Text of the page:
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Sutherland College

Sutherland Advising College Faculty Leaders

Heather Pua, M.D., Ph.D.

Assistant Professor, Pathology, Microbiology & Immunology

    Dan M Roden, M.D.

    Senior Vice President, Personalized Medicine
    Professor, Medicine
    Professor, Biomedical Informatics
    William Stokes Chair, Experimental Therapeutics
    Professor, Pharmacology

      John Michael Stafford, M.D., Ph.D.

      Associate Professor, Medicine
      Associate Professor, Molecular Physiology and Biophysics

        Lorraine Ware, M.D.

        Professor, Medicine
        Professor, Pathology, Microbiology & Immunology
        Director, Medical Scholars Program

          Sutherland Associate College Advisors

          Kristen Noble, M.D., Ph.D.

          Fellow, Neonatology, Pediatrics

          Learn more about Dr. Noble here and here.

            Jeffrey Schmeckpeper, M.D., Ph.D.

            Fellow, Cardiology, Medicine

            Learn more about Dr. Schmeckpeper here and here.

              Andrew Terker, M.D., Ph.D.

              Fellow, Nephrology, Medicine

              Learn more about Dr. Terker here.

                Sutherland Members

                Ravi Atreya, Ph.D.
                Mia Levy Lab, M4
                Margaret Axelrod
                Justin Balko Lab, G4
                Samantha Beik
                Carlos Lopez Lab, G3
                Xavier Bledsoe
                Eric Gamazon Lab, G1
                Leon Cai
                Bennett Landman Lab, G2
                Juan Manuel Colazo
                Craig Duvall Lab, G2
                Stephanie Odette Dudzinski, Ph.D.
                Todd Giorgio/Jeff Rathmell Lab, M4
                Caleb Ford
                Jim Cassat Lab, G5
                Hernán González
                Dario Englot Lab, G5
                Simone Herzberg
                Katherine Hartmann and Jonathan Schoenecker Labs, G1
                Sumeeth V Jonathan, Ph.D.
                William Grissom Lab, M4
                Lindsay K. Kozek, Ph.D.
                Robert Carson Lab, M4
                Matt Madden
                Jeff Rathmell Lab, G4
                Margaret McBride
                Ed Sherwood Lab, G2
                Elizabeth Moore
                Angela Jefferson Lab, G3
                Christopher Peek
                Jim Cassat Lab, G4
                Seth Reasoner
                Maria Hadjifrangiskou Lab, G1
                John P. Snow, Ph.D.
                Kevin Ess Lab, M4
                Jack Walker
                Al Powers Lab, G5
                Christiaan Wijers
                Michael Noto Lab, G3

                Sutherland Advising College Namesake

                Earl Sutherland, M.D.

                Dr. Earl Wilbur Sutherland Jr. was born in 1915 in Burlingame, Kansas. Sutherland received his bachelor’s degree in chemistry in 1937 from Washburn University (Topeka, KS) and earned his medical degree in 1942 from Washington University School of Medicine in St. Louis. After serving as a doctor in World War II, he returned to Washington University as a researcher in the pharmacology laboratory of Nobel laureate Carl Ferdinand Cori. In 1953, he became director of the department of pharmacology at Case Western Reserve University (then Western Reserve University) in Cleveland, OH where he discovered the role of cyclic AMP in mediating the action of certain hormones. In 1963, desiring to limit his duties to research, Sutherland moved to Vanderbilt University School of Medicine in Nashville, where he was a professor of physiology until 1973. At the time of his death in 1974, Sutherland was a distinguished professor of biochemistry at University of Miami Medical School.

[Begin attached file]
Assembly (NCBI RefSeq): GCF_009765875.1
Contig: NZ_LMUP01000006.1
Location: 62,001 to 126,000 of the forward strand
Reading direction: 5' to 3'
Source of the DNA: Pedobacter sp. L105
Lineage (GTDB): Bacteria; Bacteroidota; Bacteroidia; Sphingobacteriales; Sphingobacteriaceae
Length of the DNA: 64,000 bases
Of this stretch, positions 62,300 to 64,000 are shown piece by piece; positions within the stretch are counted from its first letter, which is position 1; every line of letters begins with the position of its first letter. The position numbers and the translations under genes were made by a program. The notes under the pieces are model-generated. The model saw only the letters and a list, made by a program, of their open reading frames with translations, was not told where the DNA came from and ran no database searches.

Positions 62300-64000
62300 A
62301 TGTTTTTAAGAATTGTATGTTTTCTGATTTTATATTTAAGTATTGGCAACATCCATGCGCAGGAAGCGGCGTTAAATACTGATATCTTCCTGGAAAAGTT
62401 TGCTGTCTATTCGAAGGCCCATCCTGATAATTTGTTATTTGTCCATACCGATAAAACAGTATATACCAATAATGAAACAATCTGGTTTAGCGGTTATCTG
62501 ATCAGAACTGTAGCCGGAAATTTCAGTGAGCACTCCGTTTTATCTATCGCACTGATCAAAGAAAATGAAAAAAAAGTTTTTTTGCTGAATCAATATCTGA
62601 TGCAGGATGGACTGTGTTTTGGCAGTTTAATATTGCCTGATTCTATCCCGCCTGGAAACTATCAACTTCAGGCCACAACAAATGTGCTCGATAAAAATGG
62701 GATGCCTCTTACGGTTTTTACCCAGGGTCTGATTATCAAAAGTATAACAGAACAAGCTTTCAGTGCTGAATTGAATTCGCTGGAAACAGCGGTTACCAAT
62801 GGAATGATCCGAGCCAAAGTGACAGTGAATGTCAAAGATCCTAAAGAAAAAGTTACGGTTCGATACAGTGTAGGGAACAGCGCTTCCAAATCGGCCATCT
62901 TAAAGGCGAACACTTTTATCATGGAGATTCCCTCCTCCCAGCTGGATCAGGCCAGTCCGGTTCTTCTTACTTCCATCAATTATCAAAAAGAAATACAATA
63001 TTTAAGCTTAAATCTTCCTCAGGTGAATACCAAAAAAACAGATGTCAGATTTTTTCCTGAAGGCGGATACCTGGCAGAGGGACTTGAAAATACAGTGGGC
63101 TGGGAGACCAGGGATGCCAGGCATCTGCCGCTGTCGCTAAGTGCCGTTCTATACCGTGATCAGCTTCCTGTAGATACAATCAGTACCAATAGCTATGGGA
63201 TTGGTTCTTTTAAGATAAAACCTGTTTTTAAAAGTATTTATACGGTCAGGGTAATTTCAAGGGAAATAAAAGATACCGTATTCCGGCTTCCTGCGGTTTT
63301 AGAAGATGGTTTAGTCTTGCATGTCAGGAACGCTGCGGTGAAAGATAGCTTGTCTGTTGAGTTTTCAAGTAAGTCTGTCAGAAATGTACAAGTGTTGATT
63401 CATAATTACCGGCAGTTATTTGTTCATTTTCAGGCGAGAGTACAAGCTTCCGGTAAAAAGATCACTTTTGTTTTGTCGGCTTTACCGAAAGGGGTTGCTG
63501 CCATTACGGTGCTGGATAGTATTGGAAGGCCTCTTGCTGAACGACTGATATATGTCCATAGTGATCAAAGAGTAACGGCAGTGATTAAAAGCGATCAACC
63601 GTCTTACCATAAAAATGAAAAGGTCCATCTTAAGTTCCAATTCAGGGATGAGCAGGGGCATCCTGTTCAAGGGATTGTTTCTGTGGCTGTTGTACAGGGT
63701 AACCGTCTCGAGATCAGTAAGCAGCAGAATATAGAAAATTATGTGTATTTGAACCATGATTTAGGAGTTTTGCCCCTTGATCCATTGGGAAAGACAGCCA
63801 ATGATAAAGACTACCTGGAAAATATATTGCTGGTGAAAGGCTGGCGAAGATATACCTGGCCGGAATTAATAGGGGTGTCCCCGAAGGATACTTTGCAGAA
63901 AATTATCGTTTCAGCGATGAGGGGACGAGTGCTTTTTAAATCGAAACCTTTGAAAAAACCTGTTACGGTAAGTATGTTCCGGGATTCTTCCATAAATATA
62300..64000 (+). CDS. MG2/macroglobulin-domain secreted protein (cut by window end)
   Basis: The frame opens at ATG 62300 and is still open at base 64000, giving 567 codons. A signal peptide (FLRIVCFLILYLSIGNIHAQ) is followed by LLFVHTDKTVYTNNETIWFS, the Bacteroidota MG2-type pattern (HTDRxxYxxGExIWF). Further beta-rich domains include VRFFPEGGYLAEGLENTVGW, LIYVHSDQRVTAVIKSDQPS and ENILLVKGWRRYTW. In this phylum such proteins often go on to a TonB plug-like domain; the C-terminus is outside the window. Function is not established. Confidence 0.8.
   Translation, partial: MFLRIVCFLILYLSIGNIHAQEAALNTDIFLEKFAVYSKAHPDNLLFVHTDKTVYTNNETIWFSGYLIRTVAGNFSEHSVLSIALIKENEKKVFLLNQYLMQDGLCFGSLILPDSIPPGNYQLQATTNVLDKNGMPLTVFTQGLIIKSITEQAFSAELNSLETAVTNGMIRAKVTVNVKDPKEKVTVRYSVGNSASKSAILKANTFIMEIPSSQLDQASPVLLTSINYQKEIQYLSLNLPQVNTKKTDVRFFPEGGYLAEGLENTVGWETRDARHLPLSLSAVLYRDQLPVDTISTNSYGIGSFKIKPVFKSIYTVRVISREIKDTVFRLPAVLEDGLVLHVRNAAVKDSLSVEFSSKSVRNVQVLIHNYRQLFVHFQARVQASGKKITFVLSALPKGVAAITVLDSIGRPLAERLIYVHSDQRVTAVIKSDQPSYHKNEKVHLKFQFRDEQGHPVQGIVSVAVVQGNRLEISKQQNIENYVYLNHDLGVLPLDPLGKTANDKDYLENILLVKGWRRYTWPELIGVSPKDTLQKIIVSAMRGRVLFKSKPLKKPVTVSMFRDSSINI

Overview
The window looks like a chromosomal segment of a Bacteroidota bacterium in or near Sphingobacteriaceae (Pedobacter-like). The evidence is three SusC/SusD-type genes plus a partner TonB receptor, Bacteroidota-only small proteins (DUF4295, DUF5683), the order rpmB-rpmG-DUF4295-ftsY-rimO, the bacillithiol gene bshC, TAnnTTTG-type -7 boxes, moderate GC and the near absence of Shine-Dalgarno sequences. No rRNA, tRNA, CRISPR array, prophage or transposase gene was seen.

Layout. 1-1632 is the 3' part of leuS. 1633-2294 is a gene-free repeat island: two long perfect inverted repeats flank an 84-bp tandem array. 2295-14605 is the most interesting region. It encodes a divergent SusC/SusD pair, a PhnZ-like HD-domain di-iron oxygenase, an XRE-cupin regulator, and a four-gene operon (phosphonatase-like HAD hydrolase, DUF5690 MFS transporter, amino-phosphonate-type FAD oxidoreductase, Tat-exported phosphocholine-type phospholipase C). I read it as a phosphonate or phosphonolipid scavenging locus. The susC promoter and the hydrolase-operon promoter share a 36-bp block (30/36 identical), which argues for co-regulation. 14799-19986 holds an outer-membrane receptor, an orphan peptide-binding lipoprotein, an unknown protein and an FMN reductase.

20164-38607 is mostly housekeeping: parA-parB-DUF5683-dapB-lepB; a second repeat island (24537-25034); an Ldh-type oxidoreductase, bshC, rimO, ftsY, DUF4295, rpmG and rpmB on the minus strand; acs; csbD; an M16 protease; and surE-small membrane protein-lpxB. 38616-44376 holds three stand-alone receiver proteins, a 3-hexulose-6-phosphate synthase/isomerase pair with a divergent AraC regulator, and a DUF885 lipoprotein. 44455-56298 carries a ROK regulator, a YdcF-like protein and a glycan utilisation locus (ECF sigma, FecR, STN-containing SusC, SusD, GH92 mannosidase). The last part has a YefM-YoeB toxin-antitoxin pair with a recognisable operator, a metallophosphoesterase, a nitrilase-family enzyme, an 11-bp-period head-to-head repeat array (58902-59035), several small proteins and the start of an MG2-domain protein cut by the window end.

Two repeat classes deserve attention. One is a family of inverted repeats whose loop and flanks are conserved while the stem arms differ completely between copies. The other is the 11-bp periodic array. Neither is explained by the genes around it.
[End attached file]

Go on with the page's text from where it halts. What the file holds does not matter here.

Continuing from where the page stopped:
In 1956 Sutherland and Dr. T. W. Rall discovered cyclic AMP. Sutherland’s further research demonstrated the ubiquitous nature and prime importance of this chemical and its associated compounds, notably adenyl cyclase, in all living things. As the result of Sutherland’s work and that of those who followed his lead, it became known that hormones are not the sole regulatory substances in the chemistry of living organisms, as had previously been believed. In many cases, necessary cellular reactions are triggered by cyclic AMP, the almost universal “second messenger,” responding to the hormonal signal. Sutherland’s work on hormones opened up new paths of research into diabetes, cancer, and cholera.

                A professor of physiology at Vanderbilt University Medical Center from 1963 to 1973. He won a Nobel Prize in Physiology or Medicine in 1971 “for his discoveries concerning the mechanisms of the action of hormones,” especially epinephrine, via second messengers (such as cyclic adenosine monophosphate, cyclic AMP). In addition to the Nobel Prize, Sutherland won the Albert Lasker Award for basic medical research in 1970 and received the National Medal of Science in 1973. He was elected to the National Academy of Sciences in 1966.